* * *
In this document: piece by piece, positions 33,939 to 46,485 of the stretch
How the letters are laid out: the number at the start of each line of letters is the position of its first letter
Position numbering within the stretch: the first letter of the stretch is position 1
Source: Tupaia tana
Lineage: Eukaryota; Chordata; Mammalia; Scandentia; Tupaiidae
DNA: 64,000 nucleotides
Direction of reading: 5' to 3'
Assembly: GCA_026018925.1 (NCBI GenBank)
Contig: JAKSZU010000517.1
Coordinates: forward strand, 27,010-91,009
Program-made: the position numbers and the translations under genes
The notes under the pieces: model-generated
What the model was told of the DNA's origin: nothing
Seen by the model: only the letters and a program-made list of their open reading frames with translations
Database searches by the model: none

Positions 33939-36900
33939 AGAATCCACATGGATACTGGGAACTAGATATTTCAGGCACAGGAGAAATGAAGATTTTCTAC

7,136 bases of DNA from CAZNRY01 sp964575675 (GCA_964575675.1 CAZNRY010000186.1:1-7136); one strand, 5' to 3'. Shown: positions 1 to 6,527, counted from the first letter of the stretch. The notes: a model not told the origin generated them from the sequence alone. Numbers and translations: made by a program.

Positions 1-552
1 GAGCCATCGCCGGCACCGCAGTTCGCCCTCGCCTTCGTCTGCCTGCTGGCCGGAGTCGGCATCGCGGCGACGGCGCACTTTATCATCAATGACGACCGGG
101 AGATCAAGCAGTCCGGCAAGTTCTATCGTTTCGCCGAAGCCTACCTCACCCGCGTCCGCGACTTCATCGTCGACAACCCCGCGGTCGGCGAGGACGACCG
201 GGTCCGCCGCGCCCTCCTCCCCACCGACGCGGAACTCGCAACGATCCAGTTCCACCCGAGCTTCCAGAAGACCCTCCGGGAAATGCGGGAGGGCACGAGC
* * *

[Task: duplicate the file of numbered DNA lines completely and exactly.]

In this document: piece by piece, positions 33,939 to 46,485 of the stretch
How the letters are laid out: the number at the start of each line of letters is the position of its first letter
Position numbering within the stretch: the first letter of the stretch is position 1
Source: Tupaia tana
Lineage: Eukaryota; Chordata; Mammalia; Scandentia; Tupaiidae
DNA: 64,000 nucleotides
Direction of reading: 5' to 3'
Assembly: GCA_026018925.1 (NCBI GenBank)
Contig: JAKSZU010000517.1
Coordinates: forward strand, 27,010-91,009
Program-made: the position numbers and the translations under genes
The notes under the pieces: model-generated
What the model was told of the DNA's origin: nothing
Seen by the model: only the letters and a program-made list of their open reading frames with translations
Database searches by the model: none

Positions 33939-36900
33939 AGAATCCACATGGATACTGGGAACTAGATATTTCAGGCACAGGAGAAATGAAGATTTTCTAC

7,136 bases of DNA from CAZNRY01 sp964575675 (GCA_964575675.1 CAZNRY010000186.1:1-7136); one strand, 5' to 3'. Shown: positions 1 to 6,527, counted from the first letter of the stretch. The notes: a model not told the origin generated them from the sequence alone. Numbers and translations: made by a program.

Positions 1-552
1 GAGCCATCGCCGGCACCGCAGTTCGCCCTCGCCTTCGTCTGCCTGCTGGCCGGAGTCGGCATCGCGGCGACGGCGCACTTTATCATCAATGACGACCGGG
101 AGATCAAGCAGTCCGGCAAGTTCTATCGTTTCGCCGAAGCCTACCTCACCCGCGTCCGCGACTTCATCGTCGACAACCCCGCGGTCGGCGAGGACGACCG
201 GGTCCGCCGCGCCCTCCTCCCCACCGACGCGGAACTCGCAACGATCCAGTTCCACCCGAGCTTCCAGAAGACCCTCCGGGAAATGCGGGAGGGCACGAGC